The Government of Canada has committed $68.9 million to run the Mercury Care Home in Grassy Narrows First Nation.
The funds will be used for the long-term costs of providing care and services at the 22-bed facility, which is expected to open in 2023.
“This is a big milestone for my people on our path to gaining dignified care for our people and full mercury justice. I honour our many community members who worked for decades to make this happen against all odds,” said Chief Randy Fobister of Grassy Narrows First Nation, in a prepared release.
The care home will also provide out-patient services for Grassy Narrows members who are suffering from multiple facets of mercury poisoning.
The binding agreement signed yesterday between the Crown and the First Nation commits $68.9 million, in an up-front lump sum that can be put in a secure trust, that will be used to fund the long-term services, operations, and maintenance costs of the facility.
The agreement also provides the First Nation with avenues to access more funds for the operation of the care home. The $68.9 million commitment was based on a 2018 Feasibility Study.
It also commits Canada to support a long list of services at the Mercury Care Home including nurses, personal support workers, traditional healers, rehabilitation, and palliative care.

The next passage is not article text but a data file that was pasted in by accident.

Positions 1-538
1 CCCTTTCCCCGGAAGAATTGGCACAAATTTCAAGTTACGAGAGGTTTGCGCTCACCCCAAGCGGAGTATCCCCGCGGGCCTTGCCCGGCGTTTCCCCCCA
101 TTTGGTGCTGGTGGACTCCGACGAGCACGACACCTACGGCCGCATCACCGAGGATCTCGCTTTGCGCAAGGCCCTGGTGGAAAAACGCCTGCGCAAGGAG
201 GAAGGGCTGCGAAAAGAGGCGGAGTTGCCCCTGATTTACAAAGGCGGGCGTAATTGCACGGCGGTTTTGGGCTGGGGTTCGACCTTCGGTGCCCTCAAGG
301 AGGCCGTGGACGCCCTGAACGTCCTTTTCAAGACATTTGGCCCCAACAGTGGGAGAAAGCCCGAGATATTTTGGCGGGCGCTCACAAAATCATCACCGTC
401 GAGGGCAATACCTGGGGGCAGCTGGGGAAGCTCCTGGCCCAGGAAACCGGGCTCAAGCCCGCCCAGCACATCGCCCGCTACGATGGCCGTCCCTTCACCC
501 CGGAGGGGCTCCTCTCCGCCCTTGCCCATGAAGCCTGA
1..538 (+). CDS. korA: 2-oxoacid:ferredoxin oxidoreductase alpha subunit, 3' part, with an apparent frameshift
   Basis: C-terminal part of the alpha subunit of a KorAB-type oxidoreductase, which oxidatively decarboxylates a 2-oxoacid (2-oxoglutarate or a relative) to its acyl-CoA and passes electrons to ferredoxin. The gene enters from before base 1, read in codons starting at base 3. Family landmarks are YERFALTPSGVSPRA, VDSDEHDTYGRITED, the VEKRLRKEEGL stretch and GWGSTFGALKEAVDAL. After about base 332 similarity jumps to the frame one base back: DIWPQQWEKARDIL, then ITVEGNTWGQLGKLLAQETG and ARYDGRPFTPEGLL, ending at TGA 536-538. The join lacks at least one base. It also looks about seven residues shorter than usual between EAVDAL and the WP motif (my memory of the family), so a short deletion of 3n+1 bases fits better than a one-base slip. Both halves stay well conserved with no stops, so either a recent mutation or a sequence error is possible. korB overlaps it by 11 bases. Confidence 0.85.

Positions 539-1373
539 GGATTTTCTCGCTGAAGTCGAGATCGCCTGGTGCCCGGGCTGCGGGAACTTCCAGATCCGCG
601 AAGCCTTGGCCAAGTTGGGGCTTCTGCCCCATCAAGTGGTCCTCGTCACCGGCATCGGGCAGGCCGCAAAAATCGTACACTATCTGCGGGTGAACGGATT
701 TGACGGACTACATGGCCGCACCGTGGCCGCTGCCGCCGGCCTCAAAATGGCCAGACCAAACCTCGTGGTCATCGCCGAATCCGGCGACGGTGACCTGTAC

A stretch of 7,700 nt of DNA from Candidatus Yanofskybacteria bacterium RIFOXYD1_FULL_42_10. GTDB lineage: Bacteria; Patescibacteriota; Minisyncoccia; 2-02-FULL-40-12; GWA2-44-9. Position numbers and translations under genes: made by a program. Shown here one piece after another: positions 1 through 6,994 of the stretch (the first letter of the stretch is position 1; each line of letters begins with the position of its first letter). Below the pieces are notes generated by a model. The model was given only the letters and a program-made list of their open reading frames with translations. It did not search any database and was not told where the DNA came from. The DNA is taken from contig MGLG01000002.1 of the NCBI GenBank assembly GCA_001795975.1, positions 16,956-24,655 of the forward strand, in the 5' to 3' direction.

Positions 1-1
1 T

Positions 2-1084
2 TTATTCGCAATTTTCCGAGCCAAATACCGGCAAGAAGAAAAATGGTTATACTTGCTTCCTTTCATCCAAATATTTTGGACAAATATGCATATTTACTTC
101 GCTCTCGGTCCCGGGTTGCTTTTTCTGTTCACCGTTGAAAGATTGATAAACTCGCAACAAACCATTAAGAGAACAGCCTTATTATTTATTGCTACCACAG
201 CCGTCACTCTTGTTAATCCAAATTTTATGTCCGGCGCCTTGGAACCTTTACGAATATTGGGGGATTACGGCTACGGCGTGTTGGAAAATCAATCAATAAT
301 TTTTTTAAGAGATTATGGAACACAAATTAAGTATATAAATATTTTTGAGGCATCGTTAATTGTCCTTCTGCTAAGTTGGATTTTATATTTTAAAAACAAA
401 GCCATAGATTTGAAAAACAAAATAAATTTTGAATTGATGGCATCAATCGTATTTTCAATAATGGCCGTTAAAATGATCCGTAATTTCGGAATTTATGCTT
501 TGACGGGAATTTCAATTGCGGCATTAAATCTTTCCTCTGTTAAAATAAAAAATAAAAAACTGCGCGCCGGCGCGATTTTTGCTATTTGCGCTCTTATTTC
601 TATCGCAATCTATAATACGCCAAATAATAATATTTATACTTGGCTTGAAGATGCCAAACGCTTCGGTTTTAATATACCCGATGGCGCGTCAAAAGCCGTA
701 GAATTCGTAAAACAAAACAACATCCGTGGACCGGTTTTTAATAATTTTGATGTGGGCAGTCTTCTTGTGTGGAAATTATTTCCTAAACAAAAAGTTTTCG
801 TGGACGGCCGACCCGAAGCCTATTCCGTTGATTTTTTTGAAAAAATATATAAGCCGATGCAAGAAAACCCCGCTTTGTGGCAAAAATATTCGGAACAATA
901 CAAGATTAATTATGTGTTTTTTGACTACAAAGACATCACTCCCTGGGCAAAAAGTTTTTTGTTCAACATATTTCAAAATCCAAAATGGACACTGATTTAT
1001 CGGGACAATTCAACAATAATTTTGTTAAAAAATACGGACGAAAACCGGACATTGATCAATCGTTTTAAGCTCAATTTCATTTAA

“Minister Miller [the Federal Minister of Indigenous Services] has promised Grassy Narrows that Canada will be there as a partner to make sure that our loved ones who are suffering from mercury poisoning will get the good care that they need at the Mercury Care Home for as long as they need it," continued Chief Fobister in the prepared release.
"I respect Minister Miller for taking this important step today toward keeping his word. We expect Canada to continue to honour this sacred promise, and we will make sure of that. Our work is not done. There is still much more that needs to be done to restore the damage that mercury has done to our community.”
Preparations for the Mercury Care Home are underway and Grassy Narrows plans for construction begin in Spring of 2022, and for the facility to open in 2023.
In April of 2020, the Government of Canada signed an agreement with the First Nation to build a $19.5 million Mercury Care Home in the community.